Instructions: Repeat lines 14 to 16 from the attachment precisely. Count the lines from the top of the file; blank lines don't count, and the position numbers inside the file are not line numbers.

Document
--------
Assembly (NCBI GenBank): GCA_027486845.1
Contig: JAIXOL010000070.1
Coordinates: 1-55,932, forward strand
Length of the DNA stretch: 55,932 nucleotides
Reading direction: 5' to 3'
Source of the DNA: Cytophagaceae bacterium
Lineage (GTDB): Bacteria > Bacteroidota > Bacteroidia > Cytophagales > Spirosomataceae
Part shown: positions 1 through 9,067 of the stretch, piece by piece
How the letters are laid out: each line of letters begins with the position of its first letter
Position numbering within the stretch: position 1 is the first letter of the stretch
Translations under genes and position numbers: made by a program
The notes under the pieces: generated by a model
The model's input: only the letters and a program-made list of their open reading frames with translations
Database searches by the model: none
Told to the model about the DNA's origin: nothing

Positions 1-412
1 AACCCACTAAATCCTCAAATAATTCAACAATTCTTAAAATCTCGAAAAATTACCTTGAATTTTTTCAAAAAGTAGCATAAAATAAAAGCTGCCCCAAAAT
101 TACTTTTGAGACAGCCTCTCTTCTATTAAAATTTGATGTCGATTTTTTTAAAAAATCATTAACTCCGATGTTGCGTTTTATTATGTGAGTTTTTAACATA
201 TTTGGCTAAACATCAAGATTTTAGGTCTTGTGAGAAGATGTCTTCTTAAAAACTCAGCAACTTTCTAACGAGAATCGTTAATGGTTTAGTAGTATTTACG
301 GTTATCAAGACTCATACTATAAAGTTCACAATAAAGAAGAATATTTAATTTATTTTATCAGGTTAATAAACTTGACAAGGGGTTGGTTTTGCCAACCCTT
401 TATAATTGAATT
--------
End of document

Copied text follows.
Database searches by the model: none
Told to the model about the DNA's origin: nothing

Positions 1-412